Keep the throttle planted until you see the grim reaper on your tail, then hit the brake pedal. With this car, you can do just that, as the PCCB carbon brakes are absolutely stellar. Hauling a two-ton plus car down from speed in a few bats of an eyelash, the giant yellow calipers and carbon ceramic semi-floating rotors do their job. They say that top-fuel dragster pilots have to have surgery on their eye sockets every few years to keep them from popping out under deceleration. I imagine the same to be true of PCCB ownership.
One feature Porsche was keen to mention regarding the Panamera lineup, but this car in particular, was its connectivity to cell phones. For those with phones with sim-cards you simply unplug the card from the phone and insert it into the dash of the car. from that point the car becomes your cell phone, and apparently the Panamera’s antenna is superior to others. For phones without sim-cards, the car can still be connected via bluetooth. Another neat feature of this car was the cordless telephone handset available in the front or the rear of the car. This allows you to call and receive calls from the Porsche handset, though with many states outlawing drivers from talking on hands devices, it may be best kept to passengers.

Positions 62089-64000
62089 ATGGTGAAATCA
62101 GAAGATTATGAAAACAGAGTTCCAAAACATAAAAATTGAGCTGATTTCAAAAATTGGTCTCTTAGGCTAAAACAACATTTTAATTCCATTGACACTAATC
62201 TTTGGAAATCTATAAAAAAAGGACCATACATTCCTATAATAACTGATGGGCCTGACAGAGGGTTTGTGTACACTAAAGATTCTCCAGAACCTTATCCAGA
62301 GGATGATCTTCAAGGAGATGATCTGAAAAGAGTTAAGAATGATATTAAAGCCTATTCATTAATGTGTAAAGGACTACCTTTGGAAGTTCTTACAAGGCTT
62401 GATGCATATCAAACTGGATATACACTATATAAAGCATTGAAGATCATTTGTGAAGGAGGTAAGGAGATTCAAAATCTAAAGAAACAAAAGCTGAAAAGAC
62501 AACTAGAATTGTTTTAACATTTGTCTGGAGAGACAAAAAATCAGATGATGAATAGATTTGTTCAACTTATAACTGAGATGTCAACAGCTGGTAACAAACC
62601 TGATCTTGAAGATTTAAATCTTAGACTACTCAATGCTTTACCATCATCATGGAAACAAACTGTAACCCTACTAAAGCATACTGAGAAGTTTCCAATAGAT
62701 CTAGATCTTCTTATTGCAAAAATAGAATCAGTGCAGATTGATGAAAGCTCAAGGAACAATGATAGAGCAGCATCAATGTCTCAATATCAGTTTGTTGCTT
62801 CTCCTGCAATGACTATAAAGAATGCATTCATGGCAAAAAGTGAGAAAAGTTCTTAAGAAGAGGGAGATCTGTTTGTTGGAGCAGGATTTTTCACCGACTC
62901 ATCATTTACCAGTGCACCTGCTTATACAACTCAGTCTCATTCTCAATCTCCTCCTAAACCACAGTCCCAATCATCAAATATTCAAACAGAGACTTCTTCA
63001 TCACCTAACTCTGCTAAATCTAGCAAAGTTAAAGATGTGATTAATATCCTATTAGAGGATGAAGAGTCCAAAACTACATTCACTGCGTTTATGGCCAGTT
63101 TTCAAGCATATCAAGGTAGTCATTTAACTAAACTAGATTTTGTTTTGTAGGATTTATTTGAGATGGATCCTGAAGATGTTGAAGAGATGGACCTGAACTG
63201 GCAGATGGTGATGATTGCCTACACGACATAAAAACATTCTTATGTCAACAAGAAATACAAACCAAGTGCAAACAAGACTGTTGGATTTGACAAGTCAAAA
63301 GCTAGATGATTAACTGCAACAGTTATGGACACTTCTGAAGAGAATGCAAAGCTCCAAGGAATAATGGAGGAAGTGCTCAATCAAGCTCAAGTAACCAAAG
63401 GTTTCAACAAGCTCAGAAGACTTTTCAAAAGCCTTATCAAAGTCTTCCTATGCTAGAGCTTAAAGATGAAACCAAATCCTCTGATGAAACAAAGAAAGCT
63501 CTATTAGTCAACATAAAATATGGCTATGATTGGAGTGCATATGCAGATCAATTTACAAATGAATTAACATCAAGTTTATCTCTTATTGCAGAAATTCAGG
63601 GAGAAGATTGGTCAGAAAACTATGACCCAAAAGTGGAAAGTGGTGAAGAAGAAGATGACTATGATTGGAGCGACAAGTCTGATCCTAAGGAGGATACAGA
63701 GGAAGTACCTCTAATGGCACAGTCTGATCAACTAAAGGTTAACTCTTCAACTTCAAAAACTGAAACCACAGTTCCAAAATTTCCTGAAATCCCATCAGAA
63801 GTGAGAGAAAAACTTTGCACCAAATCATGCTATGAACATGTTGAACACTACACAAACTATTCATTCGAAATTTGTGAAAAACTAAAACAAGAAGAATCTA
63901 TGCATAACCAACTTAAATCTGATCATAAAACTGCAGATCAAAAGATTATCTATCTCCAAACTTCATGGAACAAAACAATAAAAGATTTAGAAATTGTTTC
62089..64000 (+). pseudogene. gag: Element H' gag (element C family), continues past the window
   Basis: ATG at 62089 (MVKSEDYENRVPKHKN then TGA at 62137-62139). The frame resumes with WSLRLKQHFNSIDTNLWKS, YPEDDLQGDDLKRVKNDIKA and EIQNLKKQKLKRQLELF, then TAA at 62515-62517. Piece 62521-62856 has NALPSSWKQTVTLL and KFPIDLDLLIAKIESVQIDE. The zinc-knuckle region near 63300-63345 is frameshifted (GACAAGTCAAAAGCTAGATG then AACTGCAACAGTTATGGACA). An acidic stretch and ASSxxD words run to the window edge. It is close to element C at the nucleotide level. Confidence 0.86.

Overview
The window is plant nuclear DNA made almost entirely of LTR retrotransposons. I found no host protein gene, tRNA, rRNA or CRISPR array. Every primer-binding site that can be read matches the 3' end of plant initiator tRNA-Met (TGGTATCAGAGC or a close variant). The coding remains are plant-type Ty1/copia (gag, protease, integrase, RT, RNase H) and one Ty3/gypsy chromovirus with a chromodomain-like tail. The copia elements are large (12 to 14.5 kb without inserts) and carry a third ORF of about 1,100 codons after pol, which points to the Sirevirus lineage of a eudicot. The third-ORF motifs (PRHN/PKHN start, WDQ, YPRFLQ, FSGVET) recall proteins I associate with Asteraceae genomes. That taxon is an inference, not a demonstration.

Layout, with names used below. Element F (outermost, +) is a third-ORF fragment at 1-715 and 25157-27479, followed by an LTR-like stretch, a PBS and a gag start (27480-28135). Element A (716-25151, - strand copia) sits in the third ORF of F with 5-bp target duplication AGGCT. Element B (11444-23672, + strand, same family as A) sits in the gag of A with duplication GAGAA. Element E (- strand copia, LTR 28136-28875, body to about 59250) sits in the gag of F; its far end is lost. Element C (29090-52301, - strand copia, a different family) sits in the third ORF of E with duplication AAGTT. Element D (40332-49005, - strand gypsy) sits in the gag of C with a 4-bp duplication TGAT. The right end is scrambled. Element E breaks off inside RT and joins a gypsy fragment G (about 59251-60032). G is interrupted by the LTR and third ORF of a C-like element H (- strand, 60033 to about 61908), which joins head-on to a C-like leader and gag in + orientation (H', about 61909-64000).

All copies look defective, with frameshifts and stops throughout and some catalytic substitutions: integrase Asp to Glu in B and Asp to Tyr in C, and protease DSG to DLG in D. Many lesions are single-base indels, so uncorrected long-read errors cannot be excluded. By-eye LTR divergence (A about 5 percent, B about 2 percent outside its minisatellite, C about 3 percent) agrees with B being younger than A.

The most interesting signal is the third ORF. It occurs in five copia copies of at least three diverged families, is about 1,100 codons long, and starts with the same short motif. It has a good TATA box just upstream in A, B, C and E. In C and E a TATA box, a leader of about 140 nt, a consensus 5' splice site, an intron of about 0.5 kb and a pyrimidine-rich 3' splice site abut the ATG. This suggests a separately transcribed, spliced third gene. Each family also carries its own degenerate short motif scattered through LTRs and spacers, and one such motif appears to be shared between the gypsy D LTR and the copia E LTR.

Another feature Porsche was proud of was the heat and sound insulated glass. As mentioned in the E-Hybrid review, this little bit of tech makes the car as silent as a library. Evidently, the process adds a transparent layer of pvc plastic between the two panes of standard glass. When fitted, the glass helps keep outside sounds out, but the car has been engineered to maintain the same level of exhaust noise whether you have this option or not. The only downside I could find involved the rear wing deployment; when the spoiler extends at 50 miles per hour, the electric motor is clearly audible, and for the first couple of times it happened, I was almost startled.
This Panamera Turbo Executive was literally everything anyone could want in a car, but then it would be, wouldn’t it? As the “Executive” suggests in the name, this car wouldn’t be quite the same without some optional equipment, and let me tell you, Porsche built this car to the hilt. With nearly $60,000 dollars in options, there aren’t many check boxes that Porsche didn’t tick when they built this model. Showcasing many bespoke options available through Porsche Exclusive, this car even had the air vent slats trimmed in leather (a $2500 option). With more than a new Porsche Macan worth of options, this $221,075 Panamera is a little difficult to swallow, but definitely worth it if you can.
Other Porsche Blog Posts You Will Enjoy
Read our 2014 Porsche Panamera 4S Review
Read our 2014 Porsche Panamera S E-hybrid Review
Read our 2014 Porsche Panamera GTS Review
Read our 2014 Porsche Panamera S Review